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Wave-particle duality

  1. Feb 24, 2007 #1
    I've been racking my brain to no end trying to feed my crack physics fix. I've even managed to abandon sleep and school work to indulge in this addiction. :tongue:
    Anyways Am I looking at this right? I just want some sort of guidance so I'm going in the right direction with this.......
    When a particle-wave is interfered with and behaviorally becomes a particle (collapsed wave function) - it seizes to interfere with itself thus not exhibiting wave properties. So the act of measuring causes a photon/ electron to still retains all of its properties it just looses its ability to interfere with it self,which means it passes through only one hole.... and here I'm sort of iffy on a couple of things...
    I understand the uncertainty principle, but I do no see how that explains the particle-waves behavioral change in going threw one slit or the other.
    ... is it just probabilistic at that point slit 1 or slit 2? I also assume that a collapsed wave function is irreversible?
    ...from my understanding the photon/electron still makes its way to the screen except no diffraction and interference patterns... so how/why does it travel exactly? from the momentum carried from its particle-wave "trip"? or is this something unmeasurable due to HUP? Also is there room for HUP and for the conscious observer to co-exist in explaining particle-wave duality?
    (something interesting to read on the topic)
    Thanks for the help...if possible could I get comments or answers not so heavy on the math, or more preferably along side it so I can "follow along":blushing:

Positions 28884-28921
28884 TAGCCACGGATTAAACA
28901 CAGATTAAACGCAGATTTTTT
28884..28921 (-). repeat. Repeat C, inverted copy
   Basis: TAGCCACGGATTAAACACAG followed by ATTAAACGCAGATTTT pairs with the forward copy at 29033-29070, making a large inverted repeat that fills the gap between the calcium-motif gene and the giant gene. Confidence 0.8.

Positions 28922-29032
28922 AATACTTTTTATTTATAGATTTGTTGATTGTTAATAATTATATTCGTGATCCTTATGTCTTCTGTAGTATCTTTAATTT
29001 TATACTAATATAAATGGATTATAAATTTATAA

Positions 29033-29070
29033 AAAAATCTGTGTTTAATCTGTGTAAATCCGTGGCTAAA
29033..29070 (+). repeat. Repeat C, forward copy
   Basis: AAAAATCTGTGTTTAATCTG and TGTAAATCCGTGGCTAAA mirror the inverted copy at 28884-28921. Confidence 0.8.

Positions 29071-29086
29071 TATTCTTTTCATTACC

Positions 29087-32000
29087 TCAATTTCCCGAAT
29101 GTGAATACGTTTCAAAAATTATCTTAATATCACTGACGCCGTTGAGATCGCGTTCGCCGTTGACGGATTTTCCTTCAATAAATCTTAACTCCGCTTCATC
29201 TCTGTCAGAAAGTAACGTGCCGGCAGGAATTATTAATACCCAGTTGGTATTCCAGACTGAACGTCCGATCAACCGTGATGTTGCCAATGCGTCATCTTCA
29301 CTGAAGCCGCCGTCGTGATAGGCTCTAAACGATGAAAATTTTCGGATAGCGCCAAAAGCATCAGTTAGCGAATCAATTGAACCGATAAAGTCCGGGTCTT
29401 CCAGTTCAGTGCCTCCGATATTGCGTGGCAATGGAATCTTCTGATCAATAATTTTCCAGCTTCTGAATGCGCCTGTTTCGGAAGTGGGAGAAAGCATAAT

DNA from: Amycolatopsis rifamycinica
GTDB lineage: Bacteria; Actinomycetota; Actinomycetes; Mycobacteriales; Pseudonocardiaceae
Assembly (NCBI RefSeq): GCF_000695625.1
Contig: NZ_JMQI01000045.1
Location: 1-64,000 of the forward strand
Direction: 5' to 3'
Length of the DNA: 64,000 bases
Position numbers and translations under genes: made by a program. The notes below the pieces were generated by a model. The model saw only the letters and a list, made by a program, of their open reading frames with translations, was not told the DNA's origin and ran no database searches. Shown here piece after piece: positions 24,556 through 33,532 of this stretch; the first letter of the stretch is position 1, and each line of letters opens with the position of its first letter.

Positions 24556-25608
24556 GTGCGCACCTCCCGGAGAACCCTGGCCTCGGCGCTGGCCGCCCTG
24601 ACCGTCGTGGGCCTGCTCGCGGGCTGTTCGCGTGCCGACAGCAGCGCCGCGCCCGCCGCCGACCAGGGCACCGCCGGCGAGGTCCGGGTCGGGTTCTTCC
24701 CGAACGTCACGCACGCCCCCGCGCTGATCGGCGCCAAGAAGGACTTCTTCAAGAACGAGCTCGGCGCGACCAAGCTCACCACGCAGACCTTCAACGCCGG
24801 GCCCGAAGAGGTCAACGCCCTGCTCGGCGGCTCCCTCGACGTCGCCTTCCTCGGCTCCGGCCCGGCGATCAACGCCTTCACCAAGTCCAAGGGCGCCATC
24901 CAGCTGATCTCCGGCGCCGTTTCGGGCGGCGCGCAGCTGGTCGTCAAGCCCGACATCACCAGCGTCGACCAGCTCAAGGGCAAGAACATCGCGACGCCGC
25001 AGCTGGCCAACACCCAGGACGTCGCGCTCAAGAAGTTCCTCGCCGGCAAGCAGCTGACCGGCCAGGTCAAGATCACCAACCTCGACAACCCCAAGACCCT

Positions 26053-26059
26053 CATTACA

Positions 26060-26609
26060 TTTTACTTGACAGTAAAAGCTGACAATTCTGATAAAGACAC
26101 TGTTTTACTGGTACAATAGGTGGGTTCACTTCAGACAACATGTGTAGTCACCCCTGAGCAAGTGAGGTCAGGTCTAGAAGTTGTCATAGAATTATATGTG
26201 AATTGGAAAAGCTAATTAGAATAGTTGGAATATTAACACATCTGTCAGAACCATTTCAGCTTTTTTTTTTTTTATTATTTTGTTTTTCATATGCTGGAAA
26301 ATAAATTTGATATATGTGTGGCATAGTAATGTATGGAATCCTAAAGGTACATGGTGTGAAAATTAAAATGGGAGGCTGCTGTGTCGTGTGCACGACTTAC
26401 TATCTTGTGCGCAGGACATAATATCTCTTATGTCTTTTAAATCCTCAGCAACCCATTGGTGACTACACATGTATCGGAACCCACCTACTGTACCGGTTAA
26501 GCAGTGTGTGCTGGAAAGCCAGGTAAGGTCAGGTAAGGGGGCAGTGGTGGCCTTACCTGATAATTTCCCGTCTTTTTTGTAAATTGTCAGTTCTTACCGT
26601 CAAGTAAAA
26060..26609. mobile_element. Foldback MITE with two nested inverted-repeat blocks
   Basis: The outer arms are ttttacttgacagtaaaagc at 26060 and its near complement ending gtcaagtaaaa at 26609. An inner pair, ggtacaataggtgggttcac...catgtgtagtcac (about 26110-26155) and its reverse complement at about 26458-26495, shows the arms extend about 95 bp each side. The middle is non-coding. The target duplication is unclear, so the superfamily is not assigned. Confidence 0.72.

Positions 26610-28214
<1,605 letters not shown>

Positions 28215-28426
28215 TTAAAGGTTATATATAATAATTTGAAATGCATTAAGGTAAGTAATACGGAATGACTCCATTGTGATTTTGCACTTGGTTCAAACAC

2. jcsd
  3. Feb 24, 2007 #2
    The superposition is the key to understanding why the particle appears to travel through both slits and then interfere with itself. Once you grasp what a superposition is in terms of being a series of possibilities for the photons wave like motion, then you can grasp what happens in decoherence, here is a good place to start though.

    Feynman's two slit experiment

    I love this website, it's very simple and clear and involves no maths whatsoever, so even the maths knowlessman can pick it up, although to really understand the intricacies of it you will need maths.

    To put it simply before the wave decoheres it's superposition travels through both slits, it's "waves" then interfering with itself (like a water wave would) And producing an interference pattern. If you decohere the superposition then it's superposition dissapears, and it no longer behaves like a wave, striking the back of the screen as if it were a particle.

    With a detector at both slits, so that the photon is always decohered, the statistical probability of the photon going through one slit or another is 50/50.
    Last edited: Feb 24, 2007
  4. Feb 24, 2007 #3
    Thanks. I will read that.
  5. Feb 25, 2007 #4
    I just wanted to briefly comment on this. It's true that when an object is observed, its wave function collapses to a single point. You can imagine this as a continuous graph on an xy plane collapsing to a spike of infinite height at some point on the x-axis (in mathematical terms, this is called a Dirac Delta Function). However, it's important to note that this is not a permanent situation. After being measured, an object's wave function will slowly spread out again until it is measured again. So it is not as though the act of measurement robs any particle of its wavelike properties.
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